Our happiness and well-being are tied to the notion that our lives can improve and get better. My guess is that we all hope for a better future for our business, our family and ourselves. We dream of a tomorrow that’s brighter and more fulfilling than today.
Over time, as I have listened to my colleagues, friends and loved ones, there are a few desired improvements that surface over and over again. For example:
• We hope to lose weight and improve our fitness.
• We hope for a promotion at work to increase our earning power.
• We hope to argue less with our spouse and improve our marriage.
• We hope to strengthen the relationship with our kids.
You may have some of your own unique improvements that you could add to those that I listed above.
Over the next year, if we knew our health would deteriorate our economic – situation would worsen, and our closest relationships would unravel, my guess is that we’d be depressed. In fact, even if we knew our lives would stay the same, most of us would feel unsatisfied. We’re always looking to improve our quality of life – it’s human nature.
Unfortunately, many of us never get beyond hoping for improvements to actually making them. In this column, I’d like to share some insights to help you improvise and improve your approach to improvement. I’m confident that they will work for you as they have for me.
Develop action habits.
I’ve discovered that one of the secrets of personal success is determined by your daily agenda. I have observed that people who make successful improvements share a common denominator: they form habits of daily action that those who fail to improve never develop.
As one of my mentors use to say, “Your direction determines your destination.” In other words, the steps you take each day, for good or ill, eventually chart the path of your life.
Consider the analogy of saving for retirement. Financial advisers counsel us to invest for retirement early in our careers and consistently throughout life. If we do, we greatly enhance the possibility to quit working at 65 with a sizable nest egg. However, if we neglect funding our 401 (k) each month, then we end up with nothing. We may still “hope” to win the lottery and secure our financial future, but we’ve lost the ability to control our fate.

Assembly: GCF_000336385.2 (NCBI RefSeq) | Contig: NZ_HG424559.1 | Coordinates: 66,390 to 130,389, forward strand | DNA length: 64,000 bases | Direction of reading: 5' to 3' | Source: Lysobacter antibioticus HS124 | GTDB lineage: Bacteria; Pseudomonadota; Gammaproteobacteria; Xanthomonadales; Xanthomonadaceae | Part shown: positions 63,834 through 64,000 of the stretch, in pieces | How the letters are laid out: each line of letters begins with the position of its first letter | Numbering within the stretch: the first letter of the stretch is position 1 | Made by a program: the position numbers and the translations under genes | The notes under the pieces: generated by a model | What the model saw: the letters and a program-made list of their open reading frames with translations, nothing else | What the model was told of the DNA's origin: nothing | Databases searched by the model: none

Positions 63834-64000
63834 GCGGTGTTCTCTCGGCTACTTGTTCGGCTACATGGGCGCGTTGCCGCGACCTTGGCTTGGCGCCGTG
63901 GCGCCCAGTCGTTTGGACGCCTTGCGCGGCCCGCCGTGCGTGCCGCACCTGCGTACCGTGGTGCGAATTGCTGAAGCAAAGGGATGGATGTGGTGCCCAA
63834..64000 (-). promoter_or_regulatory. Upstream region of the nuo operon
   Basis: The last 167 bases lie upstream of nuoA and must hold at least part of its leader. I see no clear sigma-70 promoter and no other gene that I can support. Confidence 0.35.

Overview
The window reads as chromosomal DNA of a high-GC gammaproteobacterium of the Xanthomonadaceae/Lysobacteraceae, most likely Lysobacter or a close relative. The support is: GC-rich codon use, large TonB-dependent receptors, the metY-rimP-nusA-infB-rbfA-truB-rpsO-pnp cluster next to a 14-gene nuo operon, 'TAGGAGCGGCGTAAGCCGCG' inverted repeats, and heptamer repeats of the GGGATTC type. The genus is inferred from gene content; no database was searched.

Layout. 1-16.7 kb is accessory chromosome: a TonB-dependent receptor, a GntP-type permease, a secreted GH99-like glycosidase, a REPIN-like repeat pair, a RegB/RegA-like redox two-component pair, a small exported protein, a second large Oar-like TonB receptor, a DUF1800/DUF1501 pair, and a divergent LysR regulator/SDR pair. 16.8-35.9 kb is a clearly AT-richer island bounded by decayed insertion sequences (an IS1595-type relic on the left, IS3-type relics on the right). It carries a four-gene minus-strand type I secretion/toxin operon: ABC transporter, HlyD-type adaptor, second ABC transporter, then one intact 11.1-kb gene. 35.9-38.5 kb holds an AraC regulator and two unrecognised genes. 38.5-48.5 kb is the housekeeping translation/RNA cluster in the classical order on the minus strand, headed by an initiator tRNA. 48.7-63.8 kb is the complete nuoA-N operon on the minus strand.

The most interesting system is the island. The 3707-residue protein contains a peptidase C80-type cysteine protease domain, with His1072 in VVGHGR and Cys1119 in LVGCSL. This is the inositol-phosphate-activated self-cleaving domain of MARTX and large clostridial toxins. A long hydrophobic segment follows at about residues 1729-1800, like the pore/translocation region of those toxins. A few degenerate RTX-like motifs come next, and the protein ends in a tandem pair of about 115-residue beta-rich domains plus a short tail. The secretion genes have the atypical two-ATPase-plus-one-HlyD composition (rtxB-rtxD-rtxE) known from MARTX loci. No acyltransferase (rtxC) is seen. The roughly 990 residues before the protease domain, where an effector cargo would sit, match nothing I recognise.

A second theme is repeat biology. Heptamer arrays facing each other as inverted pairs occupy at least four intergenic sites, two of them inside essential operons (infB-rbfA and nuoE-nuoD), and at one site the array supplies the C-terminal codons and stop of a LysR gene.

We live in the ultimate quick-fix culture. Thin is in, but few people eat healthy and exercise. Everyone wants financial stability, but many refuse to be bothered by a budget. Rather than trouble ourselves with discipline, we opt for diet fads or speculate in the stock market. When we don’t see long-term improvements, we discard one fad in favor of another.
In life, I have discovered, there are two kinds of pain: the pain of self-discipline and the pain of regret. The pain of self-discipline involves sacrifice, sweat and delayed gratification. Thankfully, the reward of improvement softens the pain of self-disciplined and makes it worthwhile. The pain of regret begins as a missed opportunity and ends up as a squandered talent and an unfulfilled life. Once the pain of regret sets in, there is nothing you can do other than wonder, “What if?”
When trying to improve, we not only risk failure, I guarantee it will happen! The good news is that mistakes generally teach us far more than success. There is no sense in
pretending we are perfect unless you have discovered something I’ve missed.
Even the best of the best have moments of weakness. That’s why it’s important to be honest when we fall short, learn from the mistake and move forward with the knowledge gained.
Somewhere along life, I became aware of the reality that you cannot manage what you cannot measure. I would encourage you to identify the areas in which improvement is essential to your success and find a way to track your progress.
Keeping score, so to speak, holds you accountable and gives you a clear indicator of whether or not you are actually improving.
Continual change is essential for improvement. One of the great paradoxes of success is that skills and qualities that get you to the top are seldom the ones that keep you there. The quest to improve forces us to abandon assumptions, embrace innovation, and seek new relationships. One of the hardest lessons for me to learn was that if I am complacent for too long, I’ll fall behind the learning curve. Once this happens, it’s a steep uphill climb to get back to the top.
One area where I have continually struggled, is trying to stay abreast of the continual changes in the field of “high-tech.” I’m so far in the hole, I have to reach up to touch bottom. About the time I learn something new, three new developments surface. Frankly, it is maddening. My inclination is to throw up my hands in despair.
The desire for improvement has a degree of discontent in it. Personal growth
requires contradictory mindsets — humility to realize you have room to grow but also confidence that improvement is possible.
In summary, I offer you my five tips for attaining improvement:
• Develop Action Habits
• Befriend Discipline
• Admit Mistakes
• Measure Progress
• Change Continually
Until next time…
Loren Simmonds has been a resident of Lynnwood for 35 years. He served on the Lynnwood City Council for 16 years and is currently a member of the Lynnwood Civil Service Commission. Loren works as a consultant, writer, speaker and trainer. He is currently a member of the Lynnwood Parks and Recreation Foundation.